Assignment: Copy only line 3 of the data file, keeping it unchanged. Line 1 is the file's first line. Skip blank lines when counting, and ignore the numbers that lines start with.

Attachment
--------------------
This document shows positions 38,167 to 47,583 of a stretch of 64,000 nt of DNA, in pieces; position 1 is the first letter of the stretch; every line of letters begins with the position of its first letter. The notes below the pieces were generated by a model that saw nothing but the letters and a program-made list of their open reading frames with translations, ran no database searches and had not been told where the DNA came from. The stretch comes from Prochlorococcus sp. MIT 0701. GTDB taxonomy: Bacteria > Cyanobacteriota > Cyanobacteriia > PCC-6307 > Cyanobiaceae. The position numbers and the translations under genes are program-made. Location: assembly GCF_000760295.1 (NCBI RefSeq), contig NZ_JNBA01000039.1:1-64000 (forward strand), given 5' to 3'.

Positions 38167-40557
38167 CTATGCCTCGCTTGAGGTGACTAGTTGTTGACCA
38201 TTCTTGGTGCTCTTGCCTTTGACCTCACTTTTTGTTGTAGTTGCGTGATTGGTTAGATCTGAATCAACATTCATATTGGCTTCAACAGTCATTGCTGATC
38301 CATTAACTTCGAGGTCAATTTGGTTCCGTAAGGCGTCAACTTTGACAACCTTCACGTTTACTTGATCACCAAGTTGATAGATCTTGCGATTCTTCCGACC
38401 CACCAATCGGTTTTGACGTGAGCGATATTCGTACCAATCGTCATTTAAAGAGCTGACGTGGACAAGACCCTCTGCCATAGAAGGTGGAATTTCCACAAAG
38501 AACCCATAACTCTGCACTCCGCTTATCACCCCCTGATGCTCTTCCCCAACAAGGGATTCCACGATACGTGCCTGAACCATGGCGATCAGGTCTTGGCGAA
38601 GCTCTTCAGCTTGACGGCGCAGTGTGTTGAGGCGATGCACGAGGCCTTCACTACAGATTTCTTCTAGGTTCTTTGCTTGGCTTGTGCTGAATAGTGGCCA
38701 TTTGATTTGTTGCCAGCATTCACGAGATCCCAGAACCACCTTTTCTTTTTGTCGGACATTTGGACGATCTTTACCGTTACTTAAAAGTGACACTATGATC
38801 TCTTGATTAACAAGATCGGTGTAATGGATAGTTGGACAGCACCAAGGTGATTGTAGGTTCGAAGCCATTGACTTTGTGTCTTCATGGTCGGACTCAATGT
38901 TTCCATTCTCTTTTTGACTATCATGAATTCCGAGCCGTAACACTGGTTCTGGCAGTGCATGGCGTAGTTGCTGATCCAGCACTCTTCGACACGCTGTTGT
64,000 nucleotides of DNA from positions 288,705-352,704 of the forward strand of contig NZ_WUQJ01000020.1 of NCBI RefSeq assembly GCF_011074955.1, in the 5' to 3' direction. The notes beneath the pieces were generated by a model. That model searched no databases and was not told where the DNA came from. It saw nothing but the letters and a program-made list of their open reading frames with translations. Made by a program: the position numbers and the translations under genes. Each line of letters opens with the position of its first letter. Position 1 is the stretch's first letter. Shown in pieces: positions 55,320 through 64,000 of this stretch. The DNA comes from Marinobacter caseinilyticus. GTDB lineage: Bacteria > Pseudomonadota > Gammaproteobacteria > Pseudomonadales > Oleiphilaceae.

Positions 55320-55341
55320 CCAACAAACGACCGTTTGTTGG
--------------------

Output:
38167 CTATGCCTCGCTTGAGGTGACTAGTTGTTGACCA